Not to deck and adorn herself beyond what is becoming, renders a wife free of calumnious suspicion. While she devotes herself assiduously to prayers and supplications; avoiding frequent departures from the house, and shutting herself up as far as possible from the view of all not related to her, and deeming housekeeping of more consequence than impertinent trifling.-ibid

Tertullian (A.D. 198):

Therefore a woman, taking counsel from the apostles’ foresight, will not too elaborately adorn herself, that she may not either be crowned with any exquisite arrangement of her hair. Tertullian (A.D. 198) Ante-Nicene Fathers vol.3 pg. 102

For they, withal, who instituted them are assigned, under condemnation, to the penalty of death, –those angels, to wit, who rushed from heaven on the daughters of men; so that this ignominy also attaches to woman. For when to an age much more ignorant (than ours) they had disclosed certain well-concealed material substances, and several not well-revealed scientific arts–if it is true that they had laid bare the operations of metallurgy, and had divulged the natural properties of herbs, and had promulgated the powers of enchantments, and had traced out every curious art, even to the interpretation of the stars–they conferred properly and as it were peculiarly upon women that instrumental mean of womanly ostentation, the radiances of jewels wherewith necklaces are variegated, and the circlets of gold wherewith the arms are compressed, and the medicaments of orchil with which wools are colored, and that black powder itself wherewith the eyelids and eyelashes are made prominent.-ibid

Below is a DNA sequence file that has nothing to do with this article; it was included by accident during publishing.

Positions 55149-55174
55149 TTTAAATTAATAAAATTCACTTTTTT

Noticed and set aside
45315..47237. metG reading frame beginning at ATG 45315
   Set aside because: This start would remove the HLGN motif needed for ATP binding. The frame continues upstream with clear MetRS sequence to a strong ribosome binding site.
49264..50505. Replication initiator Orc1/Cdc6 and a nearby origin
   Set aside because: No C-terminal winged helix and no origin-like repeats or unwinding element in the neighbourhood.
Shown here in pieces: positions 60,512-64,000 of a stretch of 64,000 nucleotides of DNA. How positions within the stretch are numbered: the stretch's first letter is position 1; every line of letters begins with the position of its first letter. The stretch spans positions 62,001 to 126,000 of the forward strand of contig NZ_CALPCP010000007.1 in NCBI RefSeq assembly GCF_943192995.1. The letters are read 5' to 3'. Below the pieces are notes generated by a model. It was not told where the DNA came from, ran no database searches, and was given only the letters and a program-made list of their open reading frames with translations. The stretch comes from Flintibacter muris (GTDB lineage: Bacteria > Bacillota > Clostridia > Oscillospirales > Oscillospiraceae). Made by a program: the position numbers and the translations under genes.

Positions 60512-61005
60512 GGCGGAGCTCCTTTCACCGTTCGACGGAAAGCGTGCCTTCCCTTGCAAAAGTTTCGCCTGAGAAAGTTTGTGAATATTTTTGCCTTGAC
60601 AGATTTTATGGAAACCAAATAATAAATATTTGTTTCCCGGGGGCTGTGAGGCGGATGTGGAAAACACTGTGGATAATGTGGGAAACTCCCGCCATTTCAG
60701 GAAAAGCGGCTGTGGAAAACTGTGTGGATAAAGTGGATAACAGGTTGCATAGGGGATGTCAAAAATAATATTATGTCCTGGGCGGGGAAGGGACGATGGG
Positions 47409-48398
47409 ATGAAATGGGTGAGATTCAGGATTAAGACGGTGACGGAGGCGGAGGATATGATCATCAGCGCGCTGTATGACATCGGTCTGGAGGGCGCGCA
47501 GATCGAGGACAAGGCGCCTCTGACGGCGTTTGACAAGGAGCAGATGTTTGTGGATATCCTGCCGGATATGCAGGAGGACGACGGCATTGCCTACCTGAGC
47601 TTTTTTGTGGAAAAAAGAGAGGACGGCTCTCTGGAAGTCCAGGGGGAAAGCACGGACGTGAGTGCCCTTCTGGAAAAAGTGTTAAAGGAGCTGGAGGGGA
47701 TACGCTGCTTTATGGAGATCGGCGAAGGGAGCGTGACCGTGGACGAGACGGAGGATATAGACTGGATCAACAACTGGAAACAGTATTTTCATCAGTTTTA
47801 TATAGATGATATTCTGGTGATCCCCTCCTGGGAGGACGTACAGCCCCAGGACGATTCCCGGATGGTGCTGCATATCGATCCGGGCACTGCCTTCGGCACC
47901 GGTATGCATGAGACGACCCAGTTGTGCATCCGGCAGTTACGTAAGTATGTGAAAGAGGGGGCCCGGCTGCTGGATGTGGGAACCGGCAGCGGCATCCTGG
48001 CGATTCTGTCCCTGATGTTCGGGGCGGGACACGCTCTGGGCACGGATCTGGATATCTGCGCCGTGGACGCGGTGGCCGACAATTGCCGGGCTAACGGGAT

Nay, rather banish quite away from your “free” head all this slavery of ornamentation. In vain do you labor to seem adorned: in vain do you call in the aid of all the most skilful manufacturers of false hair. God bids you “be veiled.” I believe (He does so) for fear the heads of some should be seen! -ibid
Let us only wish that we may be no cause for just blasphemy! But how much more provocative of blasphemy is it that you, who are called modesty’s priestesses, should appear in public decked and painted out after the manner of the immodest?-ibid

Cyprian (A.D. 250):

The characteristics of ornaments, and of garments, and the allurements of beauty, are not fitting for any but prostitutes and immodest women; and the dress of none is more precious than of those whose modesty is lowly. Thus in the Holy Scriptures, by which the Lord wished us to be both instructed and admonished, the harlot city is described more beautifully arrayed and adorned, and with her ornaments; and the rather on account of those very ornaments about to perish. “And there came,” it is said, “one of the seven angels, which had the seven phials [vials], and talked with me, saying, Come hither, I will show you the judgment of the great whore, that sits upon many waters, with whom the kings of the earth have committed fornication. And he carried me away in spirit; and I saw a woman sit upon a beast, and that woman was arrayed in a purple and scarlet mantle, and was adorned with gold, and precious stones, and pearls, having a golden cup in her hand, full of curses, and filthiness, and fornication of the whole earth.” Let chaste and modest virgins avoid the dress of the unchaste, the manners of the immodest, the ensigns of brothels, the ornaments of harlots.